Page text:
“It also feels like you’re all part of a secret club, you are all partners in crime – cast and audience – and you respect being asked to keep the ‘reveal’ a secret. So many people have been a party to that and don’t want to break it.”

As for Agatha Christie, “I think she’s such a wonderful writer. Some of the characters she has written here are so ahead of their day,” says Kieran.

“There are signs and pointers, a representation of characters that weren’t being represented in theatre at the time, and not in a negative way. She was brave enough to present characters who would identify as lesbian or gay, which was alien to her day. Maybe she’s kind of the last person you would think of as being sympathetic, but she was.”

The Mousetrap has stood the test of time. “There were attempts to modernise it, like replacing the radio with a television, but that just didn’t work. There’s no point trying to keep things up to date. It doesn’t need it. If it ain’t broke, don’t fix it,” says Kieran.

Next week’s run will not be the first time that he has played the Grand Opera House. “I performed there with The Barricade Boys two years ago,” says Kieran, who sang alongside Scott Garnham, the musical theatre actor and singer from Malton, whose paths first crossed at the Royal Scottish Academy of Music and Drama (now the Royal Scottish Conservatoire). “But I was only in York for a day, so it will be lovely to spend a proper week there.”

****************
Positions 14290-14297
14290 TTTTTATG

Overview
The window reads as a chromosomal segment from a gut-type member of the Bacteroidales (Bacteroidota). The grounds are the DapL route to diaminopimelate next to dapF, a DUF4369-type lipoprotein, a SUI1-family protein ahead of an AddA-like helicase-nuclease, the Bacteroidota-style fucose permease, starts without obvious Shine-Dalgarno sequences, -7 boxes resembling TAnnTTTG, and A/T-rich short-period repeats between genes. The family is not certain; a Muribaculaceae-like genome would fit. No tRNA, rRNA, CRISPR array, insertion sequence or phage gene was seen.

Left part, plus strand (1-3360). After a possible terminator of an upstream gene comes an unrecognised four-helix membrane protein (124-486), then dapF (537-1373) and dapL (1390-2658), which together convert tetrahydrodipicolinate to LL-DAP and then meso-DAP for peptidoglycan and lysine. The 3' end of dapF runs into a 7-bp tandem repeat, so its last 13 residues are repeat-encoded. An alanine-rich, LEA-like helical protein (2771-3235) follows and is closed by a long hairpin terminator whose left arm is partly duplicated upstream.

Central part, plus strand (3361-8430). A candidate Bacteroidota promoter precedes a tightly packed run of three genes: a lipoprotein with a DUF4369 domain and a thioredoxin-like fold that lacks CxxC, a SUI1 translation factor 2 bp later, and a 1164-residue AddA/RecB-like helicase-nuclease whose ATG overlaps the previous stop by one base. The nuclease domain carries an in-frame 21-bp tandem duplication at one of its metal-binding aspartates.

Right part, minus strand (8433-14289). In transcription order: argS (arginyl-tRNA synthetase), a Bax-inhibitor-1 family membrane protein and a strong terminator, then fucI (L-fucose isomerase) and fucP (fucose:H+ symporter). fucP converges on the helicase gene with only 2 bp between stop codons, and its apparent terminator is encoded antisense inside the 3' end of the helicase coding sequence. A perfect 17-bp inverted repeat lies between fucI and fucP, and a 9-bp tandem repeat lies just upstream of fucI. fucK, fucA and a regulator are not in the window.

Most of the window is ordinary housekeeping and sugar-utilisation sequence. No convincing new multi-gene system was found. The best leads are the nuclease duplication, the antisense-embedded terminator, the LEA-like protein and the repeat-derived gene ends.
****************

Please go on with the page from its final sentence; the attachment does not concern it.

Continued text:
His contract in The Mousetrap runs until May 6, concluding with three weeks back in his homeland in Perth, Edinburgh and Glasgow. The perfect ending.

The Mousetrap runs at Grand Opera House, York, from March 6 to 11, 7.30pm nightly plus 2.30pm Wednesday and Saturday matinees. Box office: .

Who are you? Meet Mr Paravicini…